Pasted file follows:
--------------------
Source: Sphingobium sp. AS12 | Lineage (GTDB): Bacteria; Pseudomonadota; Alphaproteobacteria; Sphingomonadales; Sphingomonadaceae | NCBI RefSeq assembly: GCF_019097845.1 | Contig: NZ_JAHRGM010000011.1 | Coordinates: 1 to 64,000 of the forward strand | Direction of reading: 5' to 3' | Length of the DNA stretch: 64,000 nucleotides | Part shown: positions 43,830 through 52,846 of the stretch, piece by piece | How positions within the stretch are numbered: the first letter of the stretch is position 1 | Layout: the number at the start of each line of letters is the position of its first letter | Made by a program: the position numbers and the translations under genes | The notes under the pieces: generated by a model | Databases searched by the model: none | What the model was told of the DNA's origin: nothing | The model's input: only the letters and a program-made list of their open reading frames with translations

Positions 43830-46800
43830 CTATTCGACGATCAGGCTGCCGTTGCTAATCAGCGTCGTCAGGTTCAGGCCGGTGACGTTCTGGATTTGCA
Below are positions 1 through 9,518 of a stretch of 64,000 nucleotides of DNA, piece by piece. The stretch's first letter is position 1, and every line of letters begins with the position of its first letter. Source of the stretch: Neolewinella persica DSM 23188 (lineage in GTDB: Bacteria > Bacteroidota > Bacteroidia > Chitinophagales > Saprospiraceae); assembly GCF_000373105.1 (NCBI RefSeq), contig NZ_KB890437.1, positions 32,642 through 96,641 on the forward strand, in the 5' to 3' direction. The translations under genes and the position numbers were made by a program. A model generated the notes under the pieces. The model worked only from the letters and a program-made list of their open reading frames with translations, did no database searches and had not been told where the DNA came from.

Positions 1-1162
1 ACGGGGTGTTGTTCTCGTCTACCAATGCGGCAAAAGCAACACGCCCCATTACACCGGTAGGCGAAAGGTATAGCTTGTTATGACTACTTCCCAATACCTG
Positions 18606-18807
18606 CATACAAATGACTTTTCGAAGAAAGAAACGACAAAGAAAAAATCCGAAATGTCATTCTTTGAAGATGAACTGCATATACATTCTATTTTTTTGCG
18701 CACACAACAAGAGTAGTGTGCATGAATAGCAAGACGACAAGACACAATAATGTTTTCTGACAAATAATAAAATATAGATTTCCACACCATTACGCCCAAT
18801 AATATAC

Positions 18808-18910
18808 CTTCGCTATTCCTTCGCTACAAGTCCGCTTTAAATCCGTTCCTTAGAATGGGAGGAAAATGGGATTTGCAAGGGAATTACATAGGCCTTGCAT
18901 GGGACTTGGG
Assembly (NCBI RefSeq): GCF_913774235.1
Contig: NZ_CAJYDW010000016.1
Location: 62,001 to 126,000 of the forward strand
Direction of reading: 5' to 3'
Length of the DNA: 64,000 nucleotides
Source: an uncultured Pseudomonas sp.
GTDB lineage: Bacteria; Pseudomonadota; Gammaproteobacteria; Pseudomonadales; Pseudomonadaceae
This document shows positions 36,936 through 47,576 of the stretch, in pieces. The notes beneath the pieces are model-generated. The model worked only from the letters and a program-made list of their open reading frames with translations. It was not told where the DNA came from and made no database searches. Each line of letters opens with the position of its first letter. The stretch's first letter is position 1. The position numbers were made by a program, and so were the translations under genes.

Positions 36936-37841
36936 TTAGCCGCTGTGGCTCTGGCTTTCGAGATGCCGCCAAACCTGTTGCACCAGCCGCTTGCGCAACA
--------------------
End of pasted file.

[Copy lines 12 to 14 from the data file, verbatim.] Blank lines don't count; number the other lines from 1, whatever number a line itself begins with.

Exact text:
18808 CTTCGCTATTCCTTCGCTACAAGTCCGCTTTAAATCCGTTCCTTAGAATGGGAGGAAAATGGGATTTGCAAGGGAATTACATAGGCCTTGCAT
18901 GGGACTTGGG
Assembly (NCBI RefSeq): GCF_913774235.1